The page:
A three-count criminal indictment was unsealed today in federal court in the Eastern District of New York charging Low Taek Jho, 36, also known as “Jho Low,” and Ng Chong Hwa, 51, also known as “Roger Ng,” with conspiring to launder billions of dollars embezzled from 1Malaysia Development Berhad (1MDB), Malaysia’s investment development fund, and conspiring to violate the Foreign Corrupt Practices Act (FCPA) by paying bribes to various Malaysian and Abu Dhabi officials. As part of the three-count indictment, Ng is also charged with conspiring to violate the FCPA by circumventing the internal accounting controls of a major New York-headquartered financial institution (Financial Institution), which underwrote more than $6 billion in bonds issued by 1MDB in three separate bond offerings in 2012 and 2013, while Ng was employed at the Financial Institution as a managing director. Ng was arrested earlier today in Malaysia, pursuant to a provisional arrest warrant issued at the request of the United States. Low remains at large.
Former fugitive and social security disability lawyer Eric Christopher Conn, 58, of Pikeville, Kentucky, was sentenced in September to a total of 27 years in prison for his role in retaliating against an informant, fleeing from the United States, and defrauding the U.S. Social Security Administration (SSA) of more than $550 million. When he went to prison, however, approximately 6,000 to 7,000 client files relating to claims for social security benefits remained in his former Kentucky law office. The building and land was forfeited to the United States and will be sold. Before the building can be sold, the client files had to be removed and ultimately distributed to his former clients – a daunting task made even more difficult by the fact that they are attorney-client privileged materials.
Thank you, Rod, for that kind introduction and thank you for your outstanding leadership as Deputy Attorney General and your nearly 30 years of service to this Department.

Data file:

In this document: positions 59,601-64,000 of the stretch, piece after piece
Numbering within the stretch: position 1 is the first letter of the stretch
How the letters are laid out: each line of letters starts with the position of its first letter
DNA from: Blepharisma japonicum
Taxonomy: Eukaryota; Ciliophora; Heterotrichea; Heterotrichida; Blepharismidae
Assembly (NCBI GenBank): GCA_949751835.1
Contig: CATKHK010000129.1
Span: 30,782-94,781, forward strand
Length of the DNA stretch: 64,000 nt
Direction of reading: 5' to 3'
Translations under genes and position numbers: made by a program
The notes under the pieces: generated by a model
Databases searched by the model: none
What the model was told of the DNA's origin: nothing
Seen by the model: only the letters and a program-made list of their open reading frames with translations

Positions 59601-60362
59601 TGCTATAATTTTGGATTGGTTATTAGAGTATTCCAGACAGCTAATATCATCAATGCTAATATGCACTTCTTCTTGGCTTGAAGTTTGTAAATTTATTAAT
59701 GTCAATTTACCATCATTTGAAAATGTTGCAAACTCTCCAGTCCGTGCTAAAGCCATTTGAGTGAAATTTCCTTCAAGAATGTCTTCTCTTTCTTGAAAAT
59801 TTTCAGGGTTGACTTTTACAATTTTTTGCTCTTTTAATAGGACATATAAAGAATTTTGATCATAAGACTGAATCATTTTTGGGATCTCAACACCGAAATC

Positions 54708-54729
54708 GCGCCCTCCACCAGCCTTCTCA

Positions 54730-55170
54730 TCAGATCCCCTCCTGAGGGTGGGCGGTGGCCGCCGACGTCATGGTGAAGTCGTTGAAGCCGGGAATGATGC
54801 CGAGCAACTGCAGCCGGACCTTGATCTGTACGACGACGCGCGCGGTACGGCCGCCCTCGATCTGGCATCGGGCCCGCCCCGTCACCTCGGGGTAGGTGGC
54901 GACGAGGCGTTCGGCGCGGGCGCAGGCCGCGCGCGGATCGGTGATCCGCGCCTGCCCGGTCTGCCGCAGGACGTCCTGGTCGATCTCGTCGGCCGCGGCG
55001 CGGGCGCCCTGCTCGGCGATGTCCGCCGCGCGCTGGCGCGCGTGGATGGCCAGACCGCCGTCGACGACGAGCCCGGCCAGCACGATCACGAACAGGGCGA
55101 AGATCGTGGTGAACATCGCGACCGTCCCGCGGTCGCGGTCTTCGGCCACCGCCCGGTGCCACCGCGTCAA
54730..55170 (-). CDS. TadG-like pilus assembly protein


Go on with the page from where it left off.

Principal Deputy Associate Attorney General Jesse Panuccio, Director Phil Keith of the Department of Justice’s Office of Community Oriented Policing Services (COPS Office), and Dr. Pete Blair, Executive Director of the Advanced Law Enforcement Rapid Response Training (ALERRT) Center at Texas State University today announced an $8.7 million grant to provide multi-disciplinary, scenario-based active shooter training to first responders across the country.
Thank you, Acting Director Anderson, for that kind introduction. I appreciate your 21 years of dedication to the Marshals Service. I want in particular to express my gratitude for the personal sacrifices you made in spending the past year away from your family. You have made many valuable improvements in Marshals Service operations and earned tremendous respect from colleagues throughout the nation.
Today I am announcing another economic espionage case against Chinese interests.

And before I do that I want to remind everyone that the defendants in this case—as in every case—are innocent until proven guilty.

I am announcing that a grand jury in San Francisco has returned an indictment alleging economic espionage on the part of a Chinese state-owned, government owned, company, a Taiwan company, and three Taiwan individuals for an alleged scheme to steal trade secrets from Micron, an Idaho-based semi-conductor company.

The case unsealed today is representative of the Chinese government’s trade secret theft that we see across the country and across industries.  Whether by co-opting employees, by computer intrusions or by a combination of both, agents of the Chinese government are systematically stealing our nation’s intellectual property for the benefit of their own companies and their own country’s strategic priorities.  To counter this activity, the Attorney General has launched a nationwide initiative, and I am honored to lead it. 


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